Those accounts are consistent with media reports describing Proposition 8-related retaliation. The director of the nonprofit California Musical Theater gave $1,000 to support the initiative; he was forced to resign after artists complained to his employer. The director of the Los Angeles Film Festival was forced to resign after giving $1,500 because opponents threatened to boycott and picket the next festival. [John Lott and Bradley Smith, The Wall Street Journal] And a woman who had managed her popular, family-owned restaurant for 26 years was forced to resign after she gave $100, because "throngs of [angry] protesters" repeatedly arrived at the restaurant and "shout[ed] 'shame on you' at customers." [Steve Lopez, Los Angeles Times]. The police even had to "arriv[e] in riot gear one night to quell the angry mob" at the restaurant. Ibid. Some supporters of Proposition 8 engaged in similar tactics; one real estate businessman in San Diego who had donated to a group opposing Proposition 8 "received a letter from the Prop. 8 Executive Committee threatening to publish his company's name if he didn't also donate to the 'Yes on 8' campaign."
The success of such intimidation tactics has apparently spawned a cottage industry that uses forcibly disclosed donor information to pre-empt citizens' exercise of their First Amendment rights. Before the 2008 Presidential election, a "newly formed nonprofit group . . . plann[ed] to confront donors to conservative groups, hoping to create a chilling effect that will dry up contributions." Its leader, "who described his effort as 'going for the jugular,' " detailed the group's plan to send a "warning letter . . . alerting donors who might be considering giving to right-wing groups to a variety of potential dangers, including legal trouble, public exposure and watchdog groups digging through their lives." [New York Times news story]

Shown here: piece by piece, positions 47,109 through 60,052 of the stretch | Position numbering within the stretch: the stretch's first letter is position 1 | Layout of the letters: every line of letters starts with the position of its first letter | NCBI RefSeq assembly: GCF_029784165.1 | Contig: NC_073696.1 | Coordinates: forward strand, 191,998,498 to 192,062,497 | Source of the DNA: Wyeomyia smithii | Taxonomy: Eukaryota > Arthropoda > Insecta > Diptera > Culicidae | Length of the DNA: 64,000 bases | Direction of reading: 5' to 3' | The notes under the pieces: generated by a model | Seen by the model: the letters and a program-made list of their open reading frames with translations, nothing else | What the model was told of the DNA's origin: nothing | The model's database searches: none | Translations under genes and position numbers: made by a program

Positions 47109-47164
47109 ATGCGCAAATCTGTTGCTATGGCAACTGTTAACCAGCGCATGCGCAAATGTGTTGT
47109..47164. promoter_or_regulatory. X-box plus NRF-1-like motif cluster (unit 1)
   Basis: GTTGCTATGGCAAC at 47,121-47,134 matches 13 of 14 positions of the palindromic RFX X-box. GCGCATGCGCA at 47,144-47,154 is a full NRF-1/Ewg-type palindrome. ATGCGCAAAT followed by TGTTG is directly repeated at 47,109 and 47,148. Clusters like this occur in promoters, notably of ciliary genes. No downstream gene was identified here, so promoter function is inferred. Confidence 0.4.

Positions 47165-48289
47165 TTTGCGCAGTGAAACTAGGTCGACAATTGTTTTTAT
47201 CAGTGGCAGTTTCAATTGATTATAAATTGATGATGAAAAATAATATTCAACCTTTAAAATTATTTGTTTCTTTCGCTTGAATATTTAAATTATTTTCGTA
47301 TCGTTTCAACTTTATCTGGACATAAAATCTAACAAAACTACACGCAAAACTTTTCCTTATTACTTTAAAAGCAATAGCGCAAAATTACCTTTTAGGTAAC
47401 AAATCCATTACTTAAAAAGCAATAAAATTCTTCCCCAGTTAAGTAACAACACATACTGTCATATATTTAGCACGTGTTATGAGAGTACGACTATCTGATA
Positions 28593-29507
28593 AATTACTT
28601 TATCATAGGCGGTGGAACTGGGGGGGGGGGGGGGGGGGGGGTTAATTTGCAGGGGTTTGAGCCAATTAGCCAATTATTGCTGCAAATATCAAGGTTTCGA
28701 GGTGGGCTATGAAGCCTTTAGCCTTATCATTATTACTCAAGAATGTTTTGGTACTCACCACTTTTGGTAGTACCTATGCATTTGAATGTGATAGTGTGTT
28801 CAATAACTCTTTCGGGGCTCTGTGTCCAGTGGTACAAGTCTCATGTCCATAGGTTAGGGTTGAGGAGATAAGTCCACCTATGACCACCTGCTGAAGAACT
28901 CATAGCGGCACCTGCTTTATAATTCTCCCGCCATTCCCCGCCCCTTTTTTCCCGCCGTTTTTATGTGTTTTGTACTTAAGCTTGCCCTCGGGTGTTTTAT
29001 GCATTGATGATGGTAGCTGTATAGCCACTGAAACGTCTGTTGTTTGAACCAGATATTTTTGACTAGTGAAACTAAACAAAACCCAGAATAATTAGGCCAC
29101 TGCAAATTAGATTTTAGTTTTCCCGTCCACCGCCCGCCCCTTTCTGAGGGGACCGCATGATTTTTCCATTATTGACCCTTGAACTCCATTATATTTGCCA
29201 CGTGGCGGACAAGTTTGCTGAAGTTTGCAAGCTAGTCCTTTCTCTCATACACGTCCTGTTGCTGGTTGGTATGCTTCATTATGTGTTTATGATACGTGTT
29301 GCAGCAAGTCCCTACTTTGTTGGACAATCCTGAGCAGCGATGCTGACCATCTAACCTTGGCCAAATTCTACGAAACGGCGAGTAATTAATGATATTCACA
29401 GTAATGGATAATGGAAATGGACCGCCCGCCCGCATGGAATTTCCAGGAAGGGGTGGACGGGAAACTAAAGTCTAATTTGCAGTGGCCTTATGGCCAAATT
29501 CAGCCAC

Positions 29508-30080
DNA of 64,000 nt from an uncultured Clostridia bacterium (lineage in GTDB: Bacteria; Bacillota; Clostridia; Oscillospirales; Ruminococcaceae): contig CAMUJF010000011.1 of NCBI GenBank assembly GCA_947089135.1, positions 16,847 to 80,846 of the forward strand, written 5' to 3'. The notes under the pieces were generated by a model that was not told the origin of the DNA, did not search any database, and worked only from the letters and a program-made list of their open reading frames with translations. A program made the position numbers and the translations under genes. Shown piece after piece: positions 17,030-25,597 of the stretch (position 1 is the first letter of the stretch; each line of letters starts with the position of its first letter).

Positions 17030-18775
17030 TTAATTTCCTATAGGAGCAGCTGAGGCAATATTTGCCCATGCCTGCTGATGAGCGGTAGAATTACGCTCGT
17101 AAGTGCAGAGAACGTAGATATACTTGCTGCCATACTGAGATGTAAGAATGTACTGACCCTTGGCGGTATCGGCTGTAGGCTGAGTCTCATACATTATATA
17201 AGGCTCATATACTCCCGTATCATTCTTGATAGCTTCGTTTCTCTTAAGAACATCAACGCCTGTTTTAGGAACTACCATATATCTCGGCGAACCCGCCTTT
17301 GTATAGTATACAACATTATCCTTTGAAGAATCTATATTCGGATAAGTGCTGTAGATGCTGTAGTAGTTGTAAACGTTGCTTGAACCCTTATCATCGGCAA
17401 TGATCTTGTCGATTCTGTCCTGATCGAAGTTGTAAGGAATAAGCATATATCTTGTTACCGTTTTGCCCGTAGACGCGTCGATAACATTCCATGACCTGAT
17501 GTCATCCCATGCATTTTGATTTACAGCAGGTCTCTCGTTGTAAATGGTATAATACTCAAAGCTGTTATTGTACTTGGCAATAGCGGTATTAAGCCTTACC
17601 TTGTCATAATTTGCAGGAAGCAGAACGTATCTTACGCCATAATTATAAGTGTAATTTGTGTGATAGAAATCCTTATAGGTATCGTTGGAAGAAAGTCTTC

These instances of retaliation sufficiently demonstrate why this Court should invalidate mandatory disclosure and reporting requirements. But amici [friends of the court] present evidence of yet another reason to do so--the threat of retaliation from elected officials. As amici's submissions make clear, this threat extends far beyond a single ballot proposition in California. For example, a candidate challenging an incumbent state attorney general [in West Virginia] reported that some members of the State's business community feared donating to his campaign because they did not want to cross the incumbent; in his words, " 'I go to so many people and hear the same thing: "I sure hope you beat [the incumbent], but I can't afford to have my name on your records. He might come after me next." ' " [Kim Strassel, The Wall Street Journal]
Thomas's conclusion (quoting an earlier opinion of his own): "I cannot endorse a view of the First Amendment that subjects citizens of this Nation to death threats, ruined careers, damaged or defaced property, or pre-emptive and threatening warning letters as the price for engaging in "core political speech, the 'primary object of First Amendment protection. "
So now we read that CA passed a law requiring the database of contributors to be made public.
But what the Pro-Gay crowd doesn't understand is that this cuts BOTH WAYS. Next, we will start seeing who contributed to groups running AGAINST the ban on gay marriage will start to be targeted.
And when that happens, guess what? There will then be an outcry that the information should be reverted to being confidential again!